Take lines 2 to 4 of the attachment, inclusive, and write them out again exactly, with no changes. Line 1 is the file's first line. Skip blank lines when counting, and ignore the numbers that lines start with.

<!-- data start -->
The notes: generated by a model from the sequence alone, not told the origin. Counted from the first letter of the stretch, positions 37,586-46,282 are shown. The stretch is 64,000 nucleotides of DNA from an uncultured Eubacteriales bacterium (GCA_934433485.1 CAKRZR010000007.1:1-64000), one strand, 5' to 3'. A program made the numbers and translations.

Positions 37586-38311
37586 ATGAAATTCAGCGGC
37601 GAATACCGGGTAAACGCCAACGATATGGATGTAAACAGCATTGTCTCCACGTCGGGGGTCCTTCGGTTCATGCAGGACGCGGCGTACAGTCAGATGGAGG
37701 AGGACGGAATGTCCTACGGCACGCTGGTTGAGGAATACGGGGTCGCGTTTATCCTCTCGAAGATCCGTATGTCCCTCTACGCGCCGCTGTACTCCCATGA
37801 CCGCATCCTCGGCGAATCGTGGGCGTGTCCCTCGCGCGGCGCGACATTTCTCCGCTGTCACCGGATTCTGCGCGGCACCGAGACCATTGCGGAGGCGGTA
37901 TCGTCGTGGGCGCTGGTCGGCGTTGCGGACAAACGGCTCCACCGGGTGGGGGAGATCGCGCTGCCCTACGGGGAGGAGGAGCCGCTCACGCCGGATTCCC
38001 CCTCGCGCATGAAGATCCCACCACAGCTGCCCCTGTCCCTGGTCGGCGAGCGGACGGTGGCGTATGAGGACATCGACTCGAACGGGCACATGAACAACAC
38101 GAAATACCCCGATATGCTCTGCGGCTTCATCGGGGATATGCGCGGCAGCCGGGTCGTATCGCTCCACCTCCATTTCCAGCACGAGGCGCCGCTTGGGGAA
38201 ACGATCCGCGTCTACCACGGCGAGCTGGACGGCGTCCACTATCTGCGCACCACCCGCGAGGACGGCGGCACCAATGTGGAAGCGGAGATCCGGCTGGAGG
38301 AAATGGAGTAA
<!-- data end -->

Positions 37586-38311
37586 ATGAAATTCAGCGGC
37601 GAATACCGGGTAAACGCCAACGATATGGATGTAAACAGCATTGTCTCCACGTCGGGGGTCCTTCGGTTCATGCAGGACGCGGCGTACAGTCAGATGGAGG